- Give students 30-40 minutes to build.
- Let groups test their devices and redesign with improvements as time permits or until they develop successful devices that completely block fluid from reaching the motor. Explain to students that this is the "improve" step of the engineering design cycle.
With the Students—Formal Testing/Presentations/Analysis
Have each group test its protection device with the suction pump three times and calculate the reliability of the device as described on the worksheet. Steps:
- After connecting the protection device to the suction pump with the clear plastic tubing, turn on the pump and suction water into the collection jar until it begins to overflow into the prototype protection device.
- Carefully observe as water fills the protection device. If water begins to enter the tubing between the protection device and motor, immediately shut off the pump; this is considered a device failure because the pump had to be shut off in order to keep fluid from getting to the motor. The prototype device is successful if you do not have to shut off the motor even after the protection device has filled with water.
- After each run, completely detach the protection device from the suction pump, empty the water from the protection device and then reattach the device to the suction pump.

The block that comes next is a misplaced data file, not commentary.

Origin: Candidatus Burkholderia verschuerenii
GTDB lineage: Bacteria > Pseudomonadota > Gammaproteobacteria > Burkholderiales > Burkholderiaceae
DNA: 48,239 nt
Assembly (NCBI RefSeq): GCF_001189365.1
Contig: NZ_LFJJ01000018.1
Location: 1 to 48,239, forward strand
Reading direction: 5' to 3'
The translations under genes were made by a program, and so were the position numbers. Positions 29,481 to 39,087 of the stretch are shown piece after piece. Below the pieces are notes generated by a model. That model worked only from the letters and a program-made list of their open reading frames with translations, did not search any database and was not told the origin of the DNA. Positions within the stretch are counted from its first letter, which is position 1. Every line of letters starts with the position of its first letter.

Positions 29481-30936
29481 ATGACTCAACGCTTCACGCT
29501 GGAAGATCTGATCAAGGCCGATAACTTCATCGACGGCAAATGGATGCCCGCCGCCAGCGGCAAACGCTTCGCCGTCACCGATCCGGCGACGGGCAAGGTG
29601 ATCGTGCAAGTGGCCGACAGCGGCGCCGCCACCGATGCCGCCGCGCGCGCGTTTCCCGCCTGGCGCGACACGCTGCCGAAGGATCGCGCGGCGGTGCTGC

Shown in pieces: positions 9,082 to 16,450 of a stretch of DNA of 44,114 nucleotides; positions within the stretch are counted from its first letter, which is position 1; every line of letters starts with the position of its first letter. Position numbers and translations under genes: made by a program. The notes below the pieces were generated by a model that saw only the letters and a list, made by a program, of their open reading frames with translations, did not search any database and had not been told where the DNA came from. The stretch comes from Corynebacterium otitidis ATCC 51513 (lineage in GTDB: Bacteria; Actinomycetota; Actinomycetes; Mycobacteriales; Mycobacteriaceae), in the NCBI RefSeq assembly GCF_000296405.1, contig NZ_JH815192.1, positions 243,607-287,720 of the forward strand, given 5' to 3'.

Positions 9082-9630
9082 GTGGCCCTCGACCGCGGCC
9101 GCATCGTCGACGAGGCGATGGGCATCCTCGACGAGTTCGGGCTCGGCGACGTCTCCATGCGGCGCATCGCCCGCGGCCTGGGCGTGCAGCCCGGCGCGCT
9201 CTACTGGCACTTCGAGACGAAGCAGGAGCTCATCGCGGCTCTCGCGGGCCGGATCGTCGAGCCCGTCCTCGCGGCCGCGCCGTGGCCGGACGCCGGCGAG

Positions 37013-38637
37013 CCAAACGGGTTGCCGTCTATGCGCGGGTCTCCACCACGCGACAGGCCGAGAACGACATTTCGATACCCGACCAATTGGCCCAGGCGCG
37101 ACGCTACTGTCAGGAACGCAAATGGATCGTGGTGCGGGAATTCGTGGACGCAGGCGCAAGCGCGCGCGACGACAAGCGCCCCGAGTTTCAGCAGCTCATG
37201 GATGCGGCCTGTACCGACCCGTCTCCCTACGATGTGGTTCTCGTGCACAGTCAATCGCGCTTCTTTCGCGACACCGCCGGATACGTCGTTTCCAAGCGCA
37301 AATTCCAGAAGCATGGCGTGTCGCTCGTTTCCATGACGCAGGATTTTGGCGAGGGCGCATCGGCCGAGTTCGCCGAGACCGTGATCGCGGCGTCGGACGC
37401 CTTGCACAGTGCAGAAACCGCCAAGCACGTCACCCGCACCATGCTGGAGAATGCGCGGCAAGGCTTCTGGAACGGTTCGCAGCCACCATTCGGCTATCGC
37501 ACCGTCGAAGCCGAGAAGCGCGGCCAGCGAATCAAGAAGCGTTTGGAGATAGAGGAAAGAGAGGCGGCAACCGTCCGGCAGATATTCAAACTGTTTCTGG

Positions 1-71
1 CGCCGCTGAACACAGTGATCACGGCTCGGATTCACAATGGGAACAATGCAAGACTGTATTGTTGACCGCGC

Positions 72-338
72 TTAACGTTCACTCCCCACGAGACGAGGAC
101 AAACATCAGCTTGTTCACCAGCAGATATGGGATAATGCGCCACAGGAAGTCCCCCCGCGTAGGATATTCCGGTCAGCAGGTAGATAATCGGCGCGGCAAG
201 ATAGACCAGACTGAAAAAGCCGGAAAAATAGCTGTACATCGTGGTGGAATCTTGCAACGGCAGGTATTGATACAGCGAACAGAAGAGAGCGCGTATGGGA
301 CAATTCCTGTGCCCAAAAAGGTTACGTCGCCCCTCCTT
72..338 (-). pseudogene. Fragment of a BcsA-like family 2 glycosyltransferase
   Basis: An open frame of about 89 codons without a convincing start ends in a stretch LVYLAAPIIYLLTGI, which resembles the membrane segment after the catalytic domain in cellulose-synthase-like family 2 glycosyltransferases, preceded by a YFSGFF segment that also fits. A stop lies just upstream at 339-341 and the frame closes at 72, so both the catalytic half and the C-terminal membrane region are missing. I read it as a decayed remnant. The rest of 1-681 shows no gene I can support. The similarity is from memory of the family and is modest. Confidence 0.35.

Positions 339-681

- Permit students to make improvements and redesign as many times as possible
To conclude, have teams present their final designs to the class. Discuss which design(s) worked well and why.
Worksheets and Attachments
Consider pre-cutting the two holes through the lids of the plastic protection device containers; this can be tricky, depending on the available tools. A small, handheld drill is easiest and most precise, but you can also make a small hole and twist the blade of a scissor into that hole until you widen it to the appropriate diameter (don't make it too wide).
Most suction pumps have a safety feature, either a float ball mechanism or a square device connected to the tubing that looks like a filter. Be sure to connect the prototype devices in between the collection jar and this safety feature. To prevent motor damage when using the suction pump, keep a close eye on the fluid; immediately shut off the pump if fluid gets past the prototypes and into the secondary safety feature.
- Do not make the holes on the lid of the protection device container too big; a tight seal around the tubing is necessary so that the pump can maintain a vacuum. Applying hot glue at the holes ensures a tight seal (see Figure 4).
- Make sure that the lids to the plastic protection device containers are on tight. If any air leaks between the container and the tubing, no suction will be created. In order to create suction, you must have a continuous path with no holes or blockages.